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No Occupation Is Immune From Automation

Wednesday, March 1, 2017 7:35
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(Before It's News)

When I speak to students at Universities about entrepreneurship and what I am anticipating for the future, we eventually talk robots, artificial intelligence and machine learning.  Those three things are going to put a lot of people out of jobs.  JP Morgan is now using software to do things it took lawyers 360,000 hours to do.  Bloomberg writes,

The program, called COIN, for Contract Intelligence, does the mind-numbing job of interpreting commercial-loan agreements that, until the project went online in June, consumed 360,000 hours of work each year by lawyers and loan officers. The software reviews documents in seconds, is less error-prone and never asks for vacation.

and

JPMorgan’s total technology budget for this year amounts to 9 percent of its projected revenue — double the industry average, according to Morgan Stanley analyst Betsy Graseck.

The finance industry is one industry that is always on the cutting edge of innovation for a lot of things.  There is still a lot to be done-but they innovate in product creation and around the edges.  Finance has always been very competitive, although Dodd-Frank has limited competition.

Most people go to higher education thinking they will be above the fray of innovation.  They assume that the first jobs to be innovated out of existence will be factory jobs, or minimum wage jobs.  That may be the case too.

Some venture capitalists are thinking about this and have started a conversation around having basic income.  Others are starting to examine tax policy to see if they can use it to create different incentives or a stream of transfer payments to displaced workers.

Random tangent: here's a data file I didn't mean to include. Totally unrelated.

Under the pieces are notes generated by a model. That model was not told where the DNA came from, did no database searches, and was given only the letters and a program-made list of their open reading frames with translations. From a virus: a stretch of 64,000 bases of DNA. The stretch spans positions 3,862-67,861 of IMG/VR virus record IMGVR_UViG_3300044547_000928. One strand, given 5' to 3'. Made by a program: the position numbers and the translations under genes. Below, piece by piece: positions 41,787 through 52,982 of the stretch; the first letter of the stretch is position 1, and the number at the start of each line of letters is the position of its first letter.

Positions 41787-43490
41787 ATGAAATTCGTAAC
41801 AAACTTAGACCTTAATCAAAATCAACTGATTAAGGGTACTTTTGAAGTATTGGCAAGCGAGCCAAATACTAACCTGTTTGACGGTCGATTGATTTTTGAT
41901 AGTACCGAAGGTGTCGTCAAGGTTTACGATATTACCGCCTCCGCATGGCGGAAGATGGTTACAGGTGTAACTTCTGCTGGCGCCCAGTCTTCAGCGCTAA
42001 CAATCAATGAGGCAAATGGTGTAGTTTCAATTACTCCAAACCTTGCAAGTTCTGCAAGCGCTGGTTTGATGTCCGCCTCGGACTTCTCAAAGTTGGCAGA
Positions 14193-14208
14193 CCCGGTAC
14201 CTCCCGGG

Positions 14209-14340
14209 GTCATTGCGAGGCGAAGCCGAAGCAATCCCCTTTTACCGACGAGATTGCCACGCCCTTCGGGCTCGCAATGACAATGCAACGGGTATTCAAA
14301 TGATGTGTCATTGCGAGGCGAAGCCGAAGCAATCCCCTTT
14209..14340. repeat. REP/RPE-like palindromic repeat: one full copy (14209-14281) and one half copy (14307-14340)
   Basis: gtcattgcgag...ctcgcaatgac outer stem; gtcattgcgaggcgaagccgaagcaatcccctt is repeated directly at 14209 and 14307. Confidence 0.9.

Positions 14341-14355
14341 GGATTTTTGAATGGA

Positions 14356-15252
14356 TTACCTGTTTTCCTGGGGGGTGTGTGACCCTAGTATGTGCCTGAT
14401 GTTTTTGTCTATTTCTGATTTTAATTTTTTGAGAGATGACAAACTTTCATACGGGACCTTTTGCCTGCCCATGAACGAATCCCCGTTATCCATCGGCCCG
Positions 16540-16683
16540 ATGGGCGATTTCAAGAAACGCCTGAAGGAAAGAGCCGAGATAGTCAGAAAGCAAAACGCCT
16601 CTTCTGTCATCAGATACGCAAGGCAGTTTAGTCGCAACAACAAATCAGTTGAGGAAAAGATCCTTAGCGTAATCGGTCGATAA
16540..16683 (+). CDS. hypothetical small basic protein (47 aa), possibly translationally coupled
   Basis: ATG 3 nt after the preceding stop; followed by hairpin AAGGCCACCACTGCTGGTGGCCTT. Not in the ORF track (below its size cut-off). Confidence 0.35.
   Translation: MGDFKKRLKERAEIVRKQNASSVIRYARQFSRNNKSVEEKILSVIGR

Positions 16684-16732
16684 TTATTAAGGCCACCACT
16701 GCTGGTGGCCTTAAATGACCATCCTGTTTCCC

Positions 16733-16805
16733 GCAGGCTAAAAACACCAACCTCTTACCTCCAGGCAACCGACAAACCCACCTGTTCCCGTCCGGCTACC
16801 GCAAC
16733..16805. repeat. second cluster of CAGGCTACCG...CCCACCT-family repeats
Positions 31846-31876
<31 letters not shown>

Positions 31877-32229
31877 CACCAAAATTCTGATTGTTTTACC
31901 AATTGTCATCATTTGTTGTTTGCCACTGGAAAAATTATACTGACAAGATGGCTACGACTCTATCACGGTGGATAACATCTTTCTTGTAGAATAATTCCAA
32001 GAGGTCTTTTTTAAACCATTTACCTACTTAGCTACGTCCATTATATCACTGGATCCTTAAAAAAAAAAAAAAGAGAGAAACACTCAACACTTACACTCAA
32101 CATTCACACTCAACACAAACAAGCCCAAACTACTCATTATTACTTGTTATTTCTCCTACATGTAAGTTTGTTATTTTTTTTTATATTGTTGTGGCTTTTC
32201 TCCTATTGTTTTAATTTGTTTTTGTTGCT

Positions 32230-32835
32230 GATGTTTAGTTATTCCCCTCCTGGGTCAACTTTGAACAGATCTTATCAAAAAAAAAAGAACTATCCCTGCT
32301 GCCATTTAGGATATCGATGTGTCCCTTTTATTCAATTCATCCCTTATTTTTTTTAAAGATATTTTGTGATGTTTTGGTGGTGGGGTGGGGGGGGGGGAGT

My gut reaction is both tactics are incorrect.

  • Basic income can be instituted using earned income tax credits.  Having a much flatter more consumption tax based system instead of the current progressive tax system we have today will also help.
  • If the government taxes robots, we will get less of them.  Should we have taxed dishwashers back when they were invented?

Re-training is going to be hard to do.  How do you retrain buggy whip workers for an auto industry?

The change is going to hit us much faster than people think.  We are just at the beginning of the hockey stick moment.  It’s going to revolutionize everything.  The place where this sort of technology should be implemented first is in government.  Our governments are going to be able to lay off hundreds of workers.  The last calculation I saw showed 22 million people working in government or government related jobs not affiliated with the Defense Department.  Changing can save us trillions in tax dollars.

We need to gore the sacred cow that is big government.  It’s sloth-like and doesn’t move fast enough.  It is surrounded by hubris.  Big government exists to perpetuate big government, not to benefit it’s stakeholders.  At least with most corporations, you can choose not to use them.  Even companies that have the lion’s share of a market.  If you don’t want to use Google for choice, there are other search engines you can use.  As a matter of fact, if the world switched from Google to another search engine, Google’s main profit driver would die-hurting the company pretty badly.

Are we all going to be artists or service providers?  No, the world of work is going to change.  The problem is no one really can speculate on what jobs will be created by the new technology.  That creates fear because of the uncertainty.

Since the election, I have seen some articles where Silicon Valley feels some guilt about the things they are investing in.  They shouldn’t.  Instead, we need to be looking at ways to invest more.  The same programs that are going to displace workers can also use artificial intelligence to educate people and retrain people.

There are basic human needs that always need to be met.  They all won’t be met by machines or computer programs.



Source: http://pointsandfigures.com/2017/03/01/no-occupation-is-immune-from-automation/

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